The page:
I wouldn’t put any attunement bonus cost above 3 additional motes, and even then it should be pretty strong to warrant it.

5. Evocations: High-level!

So you want to write a bunch of powers for your weapon. Great! Start REALLY high level. You know your Concept already. Break that down a bit. Is it broad enough to turn into multiple powers of varying levels? Or is your concept best as a capstone? Be wary about falling into the trap of making your Essence 3+ capstone evocation the whole purpose of the weapon, otherwise its preceding evocations will feel useless.

It’s important that your first few evocations be your bread and butter. You should be encouraged to use those evocations relatively frequently. I usually do this in 2 ways. 1) I make the first or second evocation give a bonus or a counter that future evocations rely on. 2) The evocations need to grant something on their own so that it’s not useless to use without the future powers. No one wants a speed bump.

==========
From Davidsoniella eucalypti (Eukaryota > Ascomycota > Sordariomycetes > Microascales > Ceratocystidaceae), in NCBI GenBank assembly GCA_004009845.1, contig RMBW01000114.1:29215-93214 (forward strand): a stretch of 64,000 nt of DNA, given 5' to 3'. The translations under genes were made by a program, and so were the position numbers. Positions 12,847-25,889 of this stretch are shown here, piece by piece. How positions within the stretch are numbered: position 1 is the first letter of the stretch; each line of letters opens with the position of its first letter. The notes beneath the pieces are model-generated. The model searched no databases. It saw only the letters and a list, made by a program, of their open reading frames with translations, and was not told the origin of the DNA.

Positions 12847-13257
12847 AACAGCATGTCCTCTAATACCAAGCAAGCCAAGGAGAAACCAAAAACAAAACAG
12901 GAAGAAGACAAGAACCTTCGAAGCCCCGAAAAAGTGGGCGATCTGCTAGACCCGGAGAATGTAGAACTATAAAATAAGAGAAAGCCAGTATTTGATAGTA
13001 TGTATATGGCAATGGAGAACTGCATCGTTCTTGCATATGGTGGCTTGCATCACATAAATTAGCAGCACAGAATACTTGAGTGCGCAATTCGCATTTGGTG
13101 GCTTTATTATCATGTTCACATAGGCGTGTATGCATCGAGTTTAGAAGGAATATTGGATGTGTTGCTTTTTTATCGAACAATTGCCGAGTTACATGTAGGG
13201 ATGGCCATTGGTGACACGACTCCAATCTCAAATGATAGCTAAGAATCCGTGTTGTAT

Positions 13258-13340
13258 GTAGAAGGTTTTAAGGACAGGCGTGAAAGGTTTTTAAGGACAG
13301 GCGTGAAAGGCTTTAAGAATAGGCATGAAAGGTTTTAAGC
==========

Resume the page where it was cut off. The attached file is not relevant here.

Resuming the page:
An example of these rules are with my warfans Affable Crag Leaves. They build a different type of elemental charge each round depending on where your initiative stands. These charges give small bonuses at various levels, but otherwise are just counted. The first 2 evocations affect the battlefield, but also swap charges between the two types to help you manage your levels. The pinnacle evocation uses equal amounts of those charges for a big effect. The pinnacle power cannot function without using the first ones, but if you haven’t learned the pinnacle power yet, you should never feel like the first two evocations are useless.

So back to my point, using your Concept write a few words to describe what powers your artifact should have. “Helps with stealth”, “Grants bonus armor”, “Hits better, reveals an intimacy”. My target number for evocations is between 3-5 but it obviously varies based on your need. Just make sure that each evocation is useful enough to stand on its own. The PC using it might go many sessions before raising enough essence to unlock greater powers!

  • Using Wyld Shape with Evocations
    • making an artifact 3 rating will have one evocation (and requires phase 3 of Wyld shape), making an artifact 4 rating will have one evocation (and requires phase 4 of Wyld shape), artifact 5 will have two evocations (and requires phase 5 of Wyld shape)